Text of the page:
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You have an error in your SQL syntax; check the manual that corresponds to your MySQL server version for the right syntax to use near ') ORDER BY comment_date ASC' at line 3 How To Maintain Suspension Of Disbelief In Fiction How To Maintain Suspension Of Disbelief In Fiction - Article Marketing

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How To Maintain Suspension Of Disbelief In Fiction

By: donnayoung | Total views: 73 | Word Count: 647 | Date: Sun, 30 Dec 2012 - 12:12 AM

In order for a reader to truly engage in a narrative, he or she must feel convinced that the events of the story could really be happening. This is not to say that a reader must really believe in alien abductions, or the efficacy of voodoo rituals. What is important here is suspension of disbelief, and a writer's skill in evoking this can be refined. In this article, we will discuss some ways in which you can improve your ability to suspend disbelief for the readers of your fiction.
A fantastical or otherwise extraordinary tale may be unconvincing to a reader simply because they have no ordinary conception of things such as unicorns, elves, or the colonisation of other planets. This is a special challenge for writers of the weird and fantastical. Suspension of disbelief in an explicitly "real world" tale such as a crime or thriller novel is rarely problematic. However, in order to suggest the apparent solidity of creatures and events that the reader would not ordinarily consider to be possible, the writer of the fantastic must be careful to take special precautions.
Almost paradoxically, one of the single most important features of a fantastical narrative is realism. Whether your story involves a streetwise cop, or sentient fungi from Pluto, it will all come to nothing if you fail to engage the reader and convince him or her that all this could be happening right now. How do you perform such a marvellous feat? The answer is that it mostly depends on the way you implement your descriptive skills.
A good working rule for fiction involving fantastic events, originating from the writer H.P. Lovecraft, is to make everything which is non-fantastic in your story as realistic as possible. When coupled with careful pacing, you can gradually earn the reader's conviction that the narrative is indeed anchored in the world they are familiar with, building up to the extraordinary events without straining credulity. This can be achieved in many subtle ways. For example, instead of casually mentioning that a character travelled in a car, mention the make and model of the car, what condition it was in, or the kind of music that was playing on the radio. You can also inject an element of realism by alluding to real-world people, products, organisations and events that the majority of readers will be familiar with.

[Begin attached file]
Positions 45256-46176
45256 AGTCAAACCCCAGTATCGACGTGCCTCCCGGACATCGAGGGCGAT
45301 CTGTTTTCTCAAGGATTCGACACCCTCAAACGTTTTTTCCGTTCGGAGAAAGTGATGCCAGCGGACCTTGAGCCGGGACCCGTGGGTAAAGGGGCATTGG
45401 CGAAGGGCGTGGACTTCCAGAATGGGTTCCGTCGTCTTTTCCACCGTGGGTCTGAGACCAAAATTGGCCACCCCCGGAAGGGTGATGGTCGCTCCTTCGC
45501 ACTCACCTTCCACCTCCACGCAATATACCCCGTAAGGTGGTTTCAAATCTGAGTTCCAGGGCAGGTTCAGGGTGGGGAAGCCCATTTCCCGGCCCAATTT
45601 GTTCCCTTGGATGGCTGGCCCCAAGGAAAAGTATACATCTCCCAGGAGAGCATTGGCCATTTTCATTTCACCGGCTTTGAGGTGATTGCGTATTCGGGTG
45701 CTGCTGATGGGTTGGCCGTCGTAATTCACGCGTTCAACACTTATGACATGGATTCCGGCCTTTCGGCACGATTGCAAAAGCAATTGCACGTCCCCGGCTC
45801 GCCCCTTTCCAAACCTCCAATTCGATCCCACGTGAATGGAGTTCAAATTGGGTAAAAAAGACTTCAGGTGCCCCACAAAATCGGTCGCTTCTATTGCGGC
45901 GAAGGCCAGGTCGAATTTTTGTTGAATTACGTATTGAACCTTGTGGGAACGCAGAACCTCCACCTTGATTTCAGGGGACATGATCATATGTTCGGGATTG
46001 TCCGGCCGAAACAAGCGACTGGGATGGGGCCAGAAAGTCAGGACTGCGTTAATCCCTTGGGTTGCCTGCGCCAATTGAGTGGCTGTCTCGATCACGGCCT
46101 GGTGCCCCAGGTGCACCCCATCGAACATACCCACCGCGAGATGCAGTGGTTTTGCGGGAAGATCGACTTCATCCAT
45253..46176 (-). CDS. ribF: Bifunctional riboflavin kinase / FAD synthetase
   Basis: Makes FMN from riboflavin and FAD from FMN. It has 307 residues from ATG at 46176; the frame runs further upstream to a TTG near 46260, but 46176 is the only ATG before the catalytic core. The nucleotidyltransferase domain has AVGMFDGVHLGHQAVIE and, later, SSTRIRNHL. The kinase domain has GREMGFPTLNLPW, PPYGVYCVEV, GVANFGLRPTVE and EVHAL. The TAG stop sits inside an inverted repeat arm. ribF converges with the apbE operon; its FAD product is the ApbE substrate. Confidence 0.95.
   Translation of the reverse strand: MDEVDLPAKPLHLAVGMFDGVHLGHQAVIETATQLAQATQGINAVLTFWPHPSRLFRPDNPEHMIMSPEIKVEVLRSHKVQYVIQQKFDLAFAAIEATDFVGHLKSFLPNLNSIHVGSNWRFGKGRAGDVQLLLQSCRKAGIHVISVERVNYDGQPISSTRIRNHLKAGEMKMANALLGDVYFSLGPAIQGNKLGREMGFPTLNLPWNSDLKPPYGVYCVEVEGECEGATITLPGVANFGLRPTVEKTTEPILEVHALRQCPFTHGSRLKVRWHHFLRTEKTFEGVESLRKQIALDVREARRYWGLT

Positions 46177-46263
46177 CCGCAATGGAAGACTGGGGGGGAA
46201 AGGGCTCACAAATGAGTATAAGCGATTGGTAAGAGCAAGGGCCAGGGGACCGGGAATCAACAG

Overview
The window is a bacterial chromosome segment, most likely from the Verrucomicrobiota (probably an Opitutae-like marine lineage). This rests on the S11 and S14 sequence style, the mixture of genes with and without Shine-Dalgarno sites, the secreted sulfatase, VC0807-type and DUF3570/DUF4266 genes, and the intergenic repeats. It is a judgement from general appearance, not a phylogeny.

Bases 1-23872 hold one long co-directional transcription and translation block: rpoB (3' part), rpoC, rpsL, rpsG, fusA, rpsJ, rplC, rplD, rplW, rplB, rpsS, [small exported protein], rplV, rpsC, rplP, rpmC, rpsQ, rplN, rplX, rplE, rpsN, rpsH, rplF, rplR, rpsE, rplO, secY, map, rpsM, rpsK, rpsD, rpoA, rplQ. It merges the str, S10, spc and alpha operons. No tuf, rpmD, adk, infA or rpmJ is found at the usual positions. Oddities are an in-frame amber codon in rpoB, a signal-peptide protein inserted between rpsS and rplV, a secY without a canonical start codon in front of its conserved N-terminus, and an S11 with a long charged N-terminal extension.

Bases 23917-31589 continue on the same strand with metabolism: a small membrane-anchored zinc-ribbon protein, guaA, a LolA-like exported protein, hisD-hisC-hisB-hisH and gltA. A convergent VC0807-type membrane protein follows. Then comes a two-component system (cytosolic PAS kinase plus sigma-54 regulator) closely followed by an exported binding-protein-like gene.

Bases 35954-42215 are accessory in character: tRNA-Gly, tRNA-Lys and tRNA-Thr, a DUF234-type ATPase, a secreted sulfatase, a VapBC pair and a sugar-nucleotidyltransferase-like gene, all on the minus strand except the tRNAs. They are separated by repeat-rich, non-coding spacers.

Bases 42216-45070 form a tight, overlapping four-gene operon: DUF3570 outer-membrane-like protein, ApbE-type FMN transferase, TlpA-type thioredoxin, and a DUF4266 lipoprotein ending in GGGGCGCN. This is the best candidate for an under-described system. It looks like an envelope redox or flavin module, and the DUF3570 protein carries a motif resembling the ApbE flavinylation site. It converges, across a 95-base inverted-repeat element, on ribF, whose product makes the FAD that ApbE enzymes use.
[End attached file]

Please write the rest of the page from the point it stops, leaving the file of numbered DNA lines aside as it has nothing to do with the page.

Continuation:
The second critical element to suspension of disbelief in a fantastical story is psychological realism. Understandably, only so much of a fantastical tale can be genuinely realistic. For the extraordinary features of the story to fit into the narrative, the characters need to respond to the severity of the event appropriately. This means that a regular, emotionally balanced character needs to experience at least some degree of realistic psychological conflict in the face of a fantastical or supernatural event. The way a character thinks and reacts is vital to the reader's sense of realism. This is how novels of pure fantasy and forays into the far future manage to remain anchored in reality. There is enough realism evident in the minds of the characters to successfully engage the reader. If this were not so, such fiction would fall flat and would not be worth reading.
We have seen how important these aspects of realism are in stories with extraordinary events. These are considerations that it is helpful to keep in mind constantly while writing, whatever fiction you happen to be writing. Practice will keep you aware as a writer of the measures necessary to ensure that your readers will be convinced by your settings and characters, no matter how extraordinary things may turn out in the end. Remember that in the end, the proof is in the mind of the reader, so never be afraid to ask for feedback from friends and fellow writers.

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